happen over night, but be patient.  The liquid form of barley straw extract is this enzyme, so it will work the fastest.

So far, I have never had to use barley straw, or any other product for that matter, to solve a suspended algae problem in a
pond.  Plant coverage has worked for me in all applications, however, in a serious koi pond, where there are no plants included
in the equation, plant coverage obviously would not work.  That brings us to filtration.

Regardless of what type of pond you construct, you need to have your filter running 24 hours a day, 7 days a week.  The bacteria
that grows in the filtration needs a constant supply of oxygen to survive.  Cut off the oxygen and it dies, then you start all over
again with the cycle.  There are some products on the market to help establish the bacteria necessary to balance out your pond.  
The most popular of these is MicrobeLift.  This liquid or powder additive "introduces the right bacteria into your pond filtration,
and can shorten the time it takes for your pond to cycle out."  As with any natural product, be aware that cooler temperatures
effect the effectivenss of the product.  How's that for being the head of the Department of Redundancy Department head?

So if you have green water, start with plant coverage.  For the impatient, you can add a biological additive to get your filtration
jump started, and use the barley extract to supress the reproduction process of the algae.

For the REALLY impatient, a UV clarifier may be the way to go, but once you start using a UV light to solve your pea soup algae
problem, you may not ever be able to unplug it and maintain clear water.
If you're going to use a "product" to rid your pond of pea soup algae, the best way to do it is with a pond additive that is a rate
that your pond can handle.

Barley straw is a popular treatment for pea soup algae.  It comes in many forms.  You can buy a bale of the straw itself and have
the ugly thing floating around in your pond, waiting to decompose.  You can buy it in pellets, which dissolve more quickly, have
actual INSTRUCTIONS on the bag (a big plus), or, you can get barley straw extract in a liquid form.  This is the most cost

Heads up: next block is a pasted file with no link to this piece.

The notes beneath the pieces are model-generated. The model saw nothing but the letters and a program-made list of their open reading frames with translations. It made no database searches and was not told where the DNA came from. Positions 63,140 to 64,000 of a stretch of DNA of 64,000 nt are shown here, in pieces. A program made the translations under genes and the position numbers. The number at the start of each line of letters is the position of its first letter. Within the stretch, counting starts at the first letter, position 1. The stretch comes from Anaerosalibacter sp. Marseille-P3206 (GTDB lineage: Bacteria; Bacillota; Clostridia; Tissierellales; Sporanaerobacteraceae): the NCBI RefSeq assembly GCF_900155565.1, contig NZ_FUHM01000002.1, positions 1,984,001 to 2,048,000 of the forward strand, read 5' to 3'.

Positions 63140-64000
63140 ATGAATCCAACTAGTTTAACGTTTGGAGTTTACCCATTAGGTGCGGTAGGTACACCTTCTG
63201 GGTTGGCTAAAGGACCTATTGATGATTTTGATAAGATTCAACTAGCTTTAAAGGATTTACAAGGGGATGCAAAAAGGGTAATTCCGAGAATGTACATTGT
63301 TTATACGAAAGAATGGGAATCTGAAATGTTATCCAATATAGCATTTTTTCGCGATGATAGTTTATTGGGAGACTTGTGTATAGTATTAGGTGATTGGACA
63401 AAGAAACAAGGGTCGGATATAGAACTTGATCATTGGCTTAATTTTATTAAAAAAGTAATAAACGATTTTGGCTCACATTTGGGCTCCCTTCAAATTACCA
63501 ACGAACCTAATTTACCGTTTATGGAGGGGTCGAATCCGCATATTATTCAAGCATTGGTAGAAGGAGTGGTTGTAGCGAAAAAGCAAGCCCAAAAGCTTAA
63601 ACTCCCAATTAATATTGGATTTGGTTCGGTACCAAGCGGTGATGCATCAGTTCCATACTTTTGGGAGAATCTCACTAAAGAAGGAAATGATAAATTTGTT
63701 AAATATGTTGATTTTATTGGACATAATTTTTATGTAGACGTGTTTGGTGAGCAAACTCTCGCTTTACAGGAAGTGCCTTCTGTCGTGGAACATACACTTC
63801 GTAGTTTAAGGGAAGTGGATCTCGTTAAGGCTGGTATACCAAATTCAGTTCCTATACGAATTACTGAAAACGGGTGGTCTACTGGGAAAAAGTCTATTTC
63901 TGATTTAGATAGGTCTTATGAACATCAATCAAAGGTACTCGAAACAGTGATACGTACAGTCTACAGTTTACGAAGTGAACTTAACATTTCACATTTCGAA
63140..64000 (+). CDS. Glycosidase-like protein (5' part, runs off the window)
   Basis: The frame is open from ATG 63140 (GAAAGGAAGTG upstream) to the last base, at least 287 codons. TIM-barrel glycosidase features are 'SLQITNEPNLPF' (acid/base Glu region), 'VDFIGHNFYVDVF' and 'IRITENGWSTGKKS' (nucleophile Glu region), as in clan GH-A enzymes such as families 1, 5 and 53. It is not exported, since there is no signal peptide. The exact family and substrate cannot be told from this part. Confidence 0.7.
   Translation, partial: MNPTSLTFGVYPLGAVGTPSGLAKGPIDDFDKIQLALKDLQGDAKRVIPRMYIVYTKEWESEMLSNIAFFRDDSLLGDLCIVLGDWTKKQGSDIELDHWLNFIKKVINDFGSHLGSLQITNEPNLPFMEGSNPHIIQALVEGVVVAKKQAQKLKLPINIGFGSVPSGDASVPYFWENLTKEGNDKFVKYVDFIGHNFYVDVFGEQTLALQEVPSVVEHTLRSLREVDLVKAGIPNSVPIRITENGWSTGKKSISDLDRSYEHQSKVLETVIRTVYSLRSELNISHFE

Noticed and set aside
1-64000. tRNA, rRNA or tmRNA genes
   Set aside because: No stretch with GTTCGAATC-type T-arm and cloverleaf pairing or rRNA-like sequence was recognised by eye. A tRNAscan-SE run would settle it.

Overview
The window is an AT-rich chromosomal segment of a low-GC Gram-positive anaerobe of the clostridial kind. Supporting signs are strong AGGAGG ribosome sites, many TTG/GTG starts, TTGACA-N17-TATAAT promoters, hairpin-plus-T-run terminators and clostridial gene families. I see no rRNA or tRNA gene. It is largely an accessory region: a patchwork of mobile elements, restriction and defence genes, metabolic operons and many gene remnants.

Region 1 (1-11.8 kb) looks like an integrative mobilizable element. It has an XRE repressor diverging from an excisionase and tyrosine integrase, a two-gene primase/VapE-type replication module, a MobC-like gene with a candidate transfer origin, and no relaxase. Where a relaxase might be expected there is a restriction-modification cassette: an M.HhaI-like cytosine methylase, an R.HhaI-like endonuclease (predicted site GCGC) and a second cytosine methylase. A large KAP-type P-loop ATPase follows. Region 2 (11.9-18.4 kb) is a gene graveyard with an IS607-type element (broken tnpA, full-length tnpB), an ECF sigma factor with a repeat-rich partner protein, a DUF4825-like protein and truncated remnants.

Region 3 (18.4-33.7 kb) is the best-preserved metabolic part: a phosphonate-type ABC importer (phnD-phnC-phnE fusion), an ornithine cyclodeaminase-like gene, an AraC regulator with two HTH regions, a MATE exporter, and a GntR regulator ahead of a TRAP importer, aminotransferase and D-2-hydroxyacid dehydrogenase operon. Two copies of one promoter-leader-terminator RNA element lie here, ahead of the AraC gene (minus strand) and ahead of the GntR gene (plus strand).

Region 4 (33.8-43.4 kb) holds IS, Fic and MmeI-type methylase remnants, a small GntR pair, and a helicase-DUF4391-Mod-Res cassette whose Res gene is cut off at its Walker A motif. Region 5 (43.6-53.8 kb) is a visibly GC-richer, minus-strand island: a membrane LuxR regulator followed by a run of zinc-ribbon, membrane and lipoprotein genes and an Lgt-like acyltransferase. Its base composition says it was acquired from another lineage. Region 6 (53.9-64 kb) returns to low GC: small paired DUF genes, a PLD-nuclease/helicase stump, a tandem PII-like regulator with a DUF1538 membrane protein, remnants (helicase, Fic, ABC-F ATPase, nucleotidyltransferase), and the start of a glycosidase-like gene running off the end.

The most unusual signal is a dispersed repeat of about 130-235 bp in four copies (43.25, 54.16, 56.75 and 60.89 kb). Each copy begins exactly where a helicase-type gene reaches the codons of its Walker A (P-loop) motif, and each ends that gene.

effective way to go, and the extract has many other benefits as well.  (See
"Algae Treatments" under Products)

The way barley straw works is, as it decomposes, it releases an enzyme.  This enzyme breaks down the cell walls of the
suspended algae and makes it impossible for the algae to reproduce.  Because it is a naturally based treatment, clear water won't
happen over night, but be patient.  The liquid form of barley straw extract is this enzyme, so it will work the fastest.

So far, I have never had to use barley straw, or any other product for that matter, to solve a suspended algae problem in a
pond.  Plant coverage has worked for me in all applications, however, in a serious koi pond, where there are no plants included
in the equation, plant coverage obviously would not work.  That brings us to filtration.

Regardless of what type of pond you construct, you need to have your filter running 24 hours a day, 7 days a week.  The bacteria
that grows in the filtration needs a constant supply of oxygen to survive.  Cut off the oxygen and it dies, then you start all over
again with the cycle.  There are some products on the market to help establish the bacteria necessary to balance out your pond.  
The most popular of these is MicrobeLift.  This liquid or powder additive "introduces the right bacteria into your pond filtration,
and can shorten the time it takes for your pond to cycle out."  As with any natural product, be aware that cooler temperatures
effect the effectivenss of the product.  How's that for being the head of the Department of Redundancy Department head?

So if you have green water, start with plant coverage.  For the impatient, you can add a biological additive to get your filtration
jump started, and use the barley extract to supress the reproduction process of the algae.

For the REALLY impatient, a UV clarifier may be the way to go, but once you start using a UV light to solve your pea soup algae
problem, you may not ever be able to unplug it and maintain clear water.
which no ponder possesses.
                    Anonymous